Joe Berlinger and Bruce Sinofsky’s Paradise Lost is frequently, and rightfully, cited as one of the most powerful and influential documentaries ever made, both for the real-life repercussions of its advocacy, and for its use of the documentary format to immerse us in a toxic political and social culture that was willing to sacrifice justice if an easier resolution seemed viable. Nearly two full decades since Damien Echols, Jason Baldwin, and Jessie Misskelley were found guilty of murdering three young boys in cold blood, filmmaker Amy Berg (Deliver Us From Evil) offers her own take on the case, one which adopts a radically different formal approach from Berlinger’s landmark film, while acknowledging how instrumental that film was in galvanizing the movement that ultimately freed the men in question after 18 years of unjust incarceration.
The facts of the case, for the uninitiated: in May of 1993, three second-grade boys were found dead in West Memphis, Arkansas. They had been stripped naked, and were covered in ghastly injuries. Not long afterwards, Echolls, Baldwin and Misskelley were charged, then found guilty, mostly on the basis of a contradictory “confession” by Misskelley, whose mental capacities are generally acknowledged (including by the boy’s father) to be below average. After the release of Paradise Lost, a national movement to get the men freed began in earnest, with musicians responding with particular intensity thanks to Echols being stigmatized at the trial for being a social outcast and an avowed metal fan. Finally, after innumerable legal setbacks, the three were freed in August of 2011, thanks to a particularly devious legal maneuver devised by prosecutors: the three entered an “Alford plea,” which is technically an admission of guilt, but one that allows them to simultaneously maintain their innocence, while also preventing a retrial, thus sparing the state of Arkansas from future embarrassments, not to mention potential lawsuits.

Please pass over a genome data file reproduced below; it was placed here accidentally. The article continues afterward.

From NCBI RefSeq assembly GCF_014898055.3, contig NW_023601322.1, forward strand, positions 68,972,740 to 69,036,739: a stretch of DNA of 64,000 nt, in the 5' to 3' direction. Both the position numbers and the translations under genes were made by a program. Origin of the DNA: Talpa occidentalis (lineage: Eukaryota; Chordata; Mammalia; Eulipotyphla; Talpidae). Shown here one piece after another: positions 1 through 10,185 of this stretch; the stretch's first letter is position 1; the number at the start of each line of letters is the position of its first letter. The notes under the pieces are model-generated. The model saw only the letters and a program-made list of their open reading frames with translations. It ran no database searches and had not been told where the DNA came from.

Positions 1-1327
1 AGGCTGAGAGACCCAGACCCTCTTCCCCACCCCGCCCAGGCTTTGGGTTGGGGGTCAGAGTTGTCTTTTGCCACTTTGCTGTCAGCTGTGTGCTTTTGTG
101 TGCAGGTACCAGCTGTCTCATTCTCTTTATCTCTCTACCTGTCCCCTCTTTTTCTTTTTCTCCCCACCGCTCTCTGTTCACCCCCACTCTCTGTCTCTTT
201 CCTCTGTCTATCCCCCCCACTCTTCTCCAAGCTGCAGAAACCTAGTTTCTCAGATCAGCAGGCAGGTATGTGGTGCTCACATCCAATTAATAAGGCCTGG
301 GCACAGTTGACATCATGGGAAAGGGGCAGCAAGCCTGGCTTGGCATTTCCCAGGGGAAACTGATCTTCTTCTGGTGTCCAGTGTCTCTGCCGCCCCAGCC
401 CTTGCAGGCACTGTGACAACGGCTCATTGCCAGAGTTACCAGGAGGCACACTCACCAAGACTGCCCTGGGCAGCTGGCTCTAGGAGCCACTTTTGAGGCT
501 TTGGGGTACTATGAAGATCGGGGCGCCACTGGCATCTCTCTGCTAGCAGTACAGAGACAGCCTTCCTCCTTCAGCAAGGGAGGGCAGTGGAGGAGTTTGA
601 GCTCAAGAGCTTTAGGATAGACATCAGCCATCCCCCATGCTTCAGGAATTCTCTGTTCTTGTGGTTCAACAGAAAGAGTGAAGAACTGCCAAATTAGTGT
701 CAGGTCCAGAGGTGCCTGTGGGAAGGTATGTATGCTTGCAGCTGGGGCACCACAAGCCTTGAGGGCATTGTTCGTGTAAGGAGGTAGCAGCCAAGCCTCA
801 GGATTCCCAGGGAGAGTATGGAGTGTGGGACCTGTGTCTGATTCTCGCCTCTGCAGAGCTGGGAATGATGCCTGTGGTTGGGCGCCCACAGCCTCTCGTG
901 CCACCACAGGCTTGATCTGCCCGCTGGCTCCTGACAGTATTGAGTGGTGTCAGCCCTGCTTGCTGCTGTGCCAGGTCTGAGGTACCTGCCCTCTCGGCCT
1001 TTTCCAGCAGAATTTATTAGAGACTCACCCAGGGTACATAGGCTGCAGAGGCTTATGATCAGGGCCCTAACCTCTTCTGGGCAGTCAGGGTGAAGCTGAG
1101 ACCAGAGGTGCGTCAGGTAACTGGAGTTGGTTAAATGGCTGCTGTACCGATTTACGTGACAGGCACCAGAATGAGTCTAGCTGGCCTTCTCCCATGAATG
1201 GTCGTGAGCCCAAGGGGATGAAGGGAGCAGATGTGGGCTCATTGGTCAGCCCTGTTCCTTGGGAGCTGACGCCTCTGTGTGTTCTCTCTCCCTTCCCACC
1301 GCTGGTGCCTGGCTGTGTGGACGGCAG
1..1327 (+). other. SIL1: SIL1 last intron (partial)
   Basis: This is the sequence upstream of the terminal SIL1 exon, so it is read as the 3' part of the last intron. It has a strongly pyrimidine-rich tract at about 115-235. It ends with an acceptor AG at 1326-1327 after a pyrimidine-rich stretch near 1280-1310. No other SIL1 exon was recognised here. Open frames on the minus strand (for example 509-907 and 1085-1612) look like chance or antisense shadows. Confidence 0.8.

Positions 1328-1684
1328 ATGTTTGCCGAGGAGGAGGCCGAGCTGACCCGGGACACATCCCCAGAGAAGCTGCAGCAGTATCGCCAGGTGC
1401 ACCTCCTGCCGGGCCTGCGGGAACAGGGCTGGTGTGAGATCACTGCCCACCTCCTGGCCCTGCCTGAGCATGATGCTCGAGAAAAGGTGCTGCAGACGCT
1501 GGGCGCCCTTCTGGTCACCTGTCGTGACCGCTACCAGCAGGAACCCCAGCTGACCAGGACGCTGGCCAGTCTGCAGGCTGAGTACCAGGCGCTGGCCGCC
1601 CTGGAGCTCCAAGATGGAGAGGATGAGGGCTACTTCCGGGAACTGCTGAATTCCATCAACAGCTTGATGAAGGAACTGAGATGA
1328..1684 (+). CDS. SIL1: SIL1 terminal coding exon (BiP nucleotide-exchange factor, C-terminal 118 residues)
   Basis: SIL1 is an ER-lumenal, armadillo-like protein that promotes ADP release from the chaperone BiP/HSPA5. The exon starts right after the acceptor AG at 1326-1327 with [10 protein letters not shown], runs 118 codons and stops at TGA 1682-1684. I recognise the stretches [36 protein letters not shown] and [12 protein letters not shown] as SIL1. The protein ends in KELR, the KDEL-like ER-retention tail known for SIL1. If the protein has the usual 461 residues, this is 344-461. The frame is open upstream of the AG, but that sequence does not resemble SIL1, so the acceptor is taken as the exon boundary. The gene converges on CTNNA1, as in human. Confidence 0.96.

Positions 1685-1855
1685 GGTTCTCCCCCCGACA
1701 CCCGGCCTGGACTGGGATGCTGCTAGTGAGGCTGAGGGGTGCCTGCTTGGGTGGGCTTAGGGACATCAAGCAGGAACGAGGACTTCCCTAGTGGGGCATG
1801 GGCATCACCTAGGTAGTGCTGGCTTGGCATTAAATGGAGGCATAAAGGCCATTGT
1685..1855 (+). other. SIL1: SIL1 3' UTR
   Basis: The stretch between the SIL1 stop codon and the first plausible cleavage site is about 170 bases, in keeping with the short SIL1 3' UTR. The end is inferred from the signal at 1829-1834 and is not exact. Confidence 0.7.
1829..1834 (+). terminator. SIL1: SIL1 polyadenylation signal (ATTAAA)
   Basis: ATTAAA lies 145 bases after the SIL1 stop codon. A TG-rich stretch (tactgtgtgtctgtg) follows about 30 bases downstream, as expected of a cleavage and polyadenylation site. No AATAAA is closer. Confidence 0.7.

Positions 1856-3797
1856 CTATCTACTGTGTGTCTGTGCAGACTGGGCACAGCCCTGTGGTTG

Paradise Lost adopted a passionately subjective approach, using Metallica’s “Sanitarium” as its theme (a favorite of Echols’s), placing us in the shoes of these three then-boys as they faced an injustice they could barely fathom. West of Memphis is a more conventional film in many ways, but that’s not to say it’s less effective. Talking heads dominate – be they victims’ family members, celebrity supporters/financiers (producer Peter Jackson, Eddie Vedder, Natalie Maines, Henry Rollins), and of course the Three themselves, particularly the eloquent Echols – and Berg generally opts for a linear approach as she charts the case from inception to pained “conclusion.” This approach is less emotionally devastating by design, but it allows for a clear-headedness and inclusiveness that has its own rewards. Berg even manages to take the Berlinger/Sinofky films (briefly) to task, noting that the second film in the series fingered John Mark Byers as the likely culprit; Byers was later ruled out, even becoming one of the Three’s most outspoken supporters.
The greatest advantage of having a single documentary that spans the entire length of the case (with the crucial, sad exception, of course, of the true killer or killers bring charged) is that it allows us to get a better grasp of just who the Three are, how they’ve evolved, and what freedom means to them. Echols is the most familiar, and his evolution from the spiteful kid grinning outside the courtroom to the wizened married man who sees no future in the place that condemned him remains touching. Baldwin and Misskelley also get their due, though, with the former emerging as a bit of an unsung hero for his remarkable feats of principle. While the true perpetrator remains at large – though West of Memphis certainly does its best within extra-legal limits to identify a culprit – Berg’s movie offers an epic, nuanced take on “crowdsourced” justice and individual bravery that manages to transcend our own possible familiarity with the players.